Friday, 26 February 2010

Exclusive extracts from "The Devil and Downing Street."

The Prime Minister and Lord Mandelson have been interviewed by broadcaster Nicky Campbell for an edition of The Heaven and Earth Show, now being dubbed "The Twilight of the Gord". The extract below says a lot about the mood at No.10

Campbell: So, Prime Minister do you pray before going to bed?

Prime Minister: Yes I do, Nicky. In fact, as someone who has always championed diversity, I pray to a number of deities - although normally just God and the Devil.

Nicky Campbell: (Shocked) The Devil, Prime Minister? You're kidding?

Prime Minister: No, I'm not. I am the Prime Minister and my task is important enough to justify it. Every night I pray to God and the Devil. I ask: Help me destroy my enemies and rule this nation with a rod of iron.

Nicky Campbell: I see...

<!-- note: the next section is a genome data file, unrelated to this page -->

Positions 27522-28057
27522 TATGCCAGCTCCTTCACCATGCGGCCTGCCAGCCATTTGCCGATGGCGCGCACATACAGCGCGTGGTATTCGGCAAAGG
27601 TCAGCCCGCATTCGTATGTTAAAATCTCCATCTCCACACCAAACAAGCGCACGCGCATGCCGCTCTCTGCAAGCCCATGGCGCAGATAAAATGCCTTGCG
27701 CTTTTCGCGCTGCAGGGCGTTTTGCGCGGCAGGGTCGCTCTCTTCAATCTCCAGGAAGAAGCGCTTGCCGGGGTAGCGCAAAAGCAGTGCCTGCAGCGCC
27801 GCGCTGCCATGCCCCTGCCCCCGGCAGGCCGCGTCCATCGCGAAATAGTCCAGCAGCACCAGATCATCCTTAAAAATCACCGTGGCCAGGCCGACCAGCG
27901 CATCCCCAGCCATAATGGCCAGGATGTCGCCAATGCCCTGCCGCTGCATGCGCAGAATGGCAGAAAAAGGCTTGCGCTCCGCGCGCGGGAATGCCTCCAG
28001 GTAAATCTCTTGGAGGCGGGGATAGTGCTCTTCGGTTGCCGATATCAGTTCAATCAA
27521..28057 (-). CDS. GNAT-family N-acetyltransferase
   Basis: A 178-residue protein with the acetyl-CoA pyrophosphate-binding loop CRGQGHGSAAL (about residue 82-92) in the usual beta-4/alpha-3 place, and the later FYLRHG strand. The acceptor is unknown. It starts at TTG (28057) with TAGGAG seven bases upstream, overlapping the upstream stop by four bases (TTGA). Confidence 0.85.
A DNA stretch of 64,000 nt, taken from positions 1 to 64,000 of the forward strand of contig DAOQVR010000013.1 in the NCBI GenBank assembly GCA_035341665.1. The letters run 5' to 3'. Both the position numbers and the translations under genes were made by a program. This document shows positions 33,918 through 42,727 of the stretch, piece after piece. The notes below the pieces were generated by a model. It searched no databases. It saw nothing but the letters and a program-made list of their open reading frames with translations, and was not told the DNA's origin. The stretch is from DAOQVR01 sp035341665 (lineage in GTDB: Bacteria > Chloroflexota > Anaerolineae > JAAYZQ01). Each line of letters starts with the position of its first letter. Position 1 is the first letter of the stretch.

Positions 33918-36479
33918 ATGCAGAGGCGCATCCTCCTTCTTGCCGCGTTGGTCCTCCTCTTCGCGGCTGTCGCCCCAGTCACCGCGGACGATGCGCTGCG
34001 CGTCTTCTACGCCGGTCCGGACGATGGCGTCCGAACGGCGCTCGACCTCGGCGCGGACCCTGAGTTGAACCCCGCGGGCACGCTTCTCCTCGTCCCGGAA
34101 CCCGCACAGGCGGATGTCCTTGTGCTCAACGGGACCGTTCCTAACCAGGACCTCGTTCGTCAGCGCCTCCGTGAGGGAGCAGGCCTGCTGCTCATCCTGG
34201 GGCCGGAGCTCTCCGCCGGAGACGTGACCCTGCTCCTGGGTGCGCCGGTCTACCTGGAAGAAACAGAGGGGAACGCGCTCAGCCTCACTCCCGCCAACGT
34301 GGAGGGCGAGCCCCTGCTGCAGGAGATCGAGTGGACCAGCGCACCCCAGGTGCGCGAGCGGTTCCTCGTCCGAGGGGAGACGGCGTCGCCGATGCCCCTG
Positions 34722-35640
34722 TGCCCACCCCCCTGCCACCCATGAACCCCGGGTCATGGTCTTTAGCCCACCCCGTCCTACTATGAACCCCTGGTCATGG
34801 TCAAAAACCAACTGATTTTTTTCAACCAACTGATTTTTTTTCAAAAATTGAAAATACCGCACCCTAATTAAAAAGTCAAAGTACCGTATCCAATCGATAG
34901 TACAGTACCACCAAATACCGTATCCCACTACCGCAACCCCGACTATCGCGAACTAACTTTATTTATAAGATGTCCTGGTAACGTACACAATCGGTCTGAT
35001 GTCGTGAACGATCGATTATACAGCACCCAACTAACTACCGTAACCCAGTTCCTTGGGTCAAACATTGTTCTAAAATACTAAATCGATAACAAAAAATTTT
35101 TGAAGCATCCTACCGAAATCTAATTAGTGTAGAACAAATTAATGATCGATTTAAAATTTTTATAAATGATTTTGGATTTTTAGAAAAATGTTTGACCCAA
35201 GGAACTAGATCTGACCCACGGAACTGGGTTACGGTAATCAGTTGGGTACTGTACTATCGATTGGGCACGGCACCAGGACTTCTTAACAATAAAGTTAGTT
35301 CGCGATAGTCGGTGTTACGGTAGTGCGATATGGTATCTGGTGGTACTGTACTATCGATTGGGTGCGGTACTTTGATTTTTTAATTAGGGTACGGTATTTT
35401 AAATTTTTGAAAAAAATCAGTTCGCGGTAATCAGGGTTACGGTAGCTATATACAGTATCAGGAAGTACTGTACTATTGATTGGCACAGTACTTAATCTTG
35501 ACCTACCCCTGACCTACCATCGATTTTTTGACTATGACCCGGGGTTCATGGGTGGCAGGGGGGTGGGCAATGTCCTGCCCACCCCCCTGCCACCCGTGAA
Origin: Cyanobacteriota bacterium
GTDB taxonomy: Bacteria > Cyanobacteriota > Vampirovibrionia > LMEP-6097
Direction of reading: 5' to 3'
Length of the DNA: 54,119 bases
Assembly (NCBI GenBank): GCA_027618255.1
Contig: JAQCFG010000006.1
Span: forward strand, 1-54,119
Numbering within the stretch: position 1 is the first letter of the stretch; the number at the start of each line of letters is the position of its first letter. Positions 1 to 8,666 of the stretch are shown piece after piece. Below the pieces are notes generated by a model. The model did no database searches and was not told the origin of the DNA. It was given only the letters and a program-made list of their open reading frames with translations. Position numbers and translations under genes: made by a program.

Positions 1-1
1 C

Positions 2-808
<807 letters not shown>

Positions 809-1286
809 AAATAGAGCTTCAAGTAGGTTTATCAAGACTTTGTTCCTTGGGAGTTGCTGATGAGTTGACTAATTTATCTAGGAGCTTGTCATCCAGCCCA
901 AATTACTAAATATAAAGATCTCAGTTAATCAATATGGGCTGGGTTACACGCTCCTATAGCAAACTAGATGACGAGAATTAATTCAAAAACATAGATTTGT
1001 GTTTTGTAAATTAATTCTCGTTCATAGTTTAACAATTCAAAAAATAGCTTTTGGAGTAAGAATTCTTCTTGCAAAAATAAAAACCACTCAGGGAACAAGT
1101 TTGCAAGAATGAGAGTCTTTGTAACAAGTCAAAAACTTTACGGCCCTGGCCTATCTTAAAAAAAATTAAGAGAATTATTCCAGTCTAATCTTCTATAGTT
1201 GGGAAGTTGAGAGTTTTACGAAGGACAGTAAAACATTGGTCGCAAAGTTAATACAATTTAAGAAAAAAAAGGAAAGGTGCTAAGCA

Lord Mandelson: (Looks worried) If I can just step in... Gordon was not saying that he prays to the Devil as such. More that he has some tough calls to make in this job. Sometimes he must be merciless. Put it another way: The end justifies the means. Isn't that right, Gordon?

Prime Minister: Yes, indeed. Matters not to me whether it is God or the Devil. Just that they crush my enemies. And of course, they both have form in this area.

Nicky Campbell: Perhaps. But people will be a little shocked that you pray to the Devil, won't they?

Lord Mandelson: Listen, we shouldn't be getting hung up on this Devil business.

Nicky Campbell: Frankly, Lord Mandelson, I think that most Christians might get hung up.

Lord Mandelson: Gordon was simply using a turn of phrase.

Nicky Campbell: Were you, Prime Minister? Sounded like more than that.

Lord Mandelson: (Interrupting) Look, Gordon has a tough job running this country. Sometimes you have to crack eggs to make that omelette, yeah? Fine, so we know that God can be pretty mean, when he wants to be. But Gordon just wants to make sure that he has every weapon he can in his armoury. In other words, every possible er,... contender. Understood?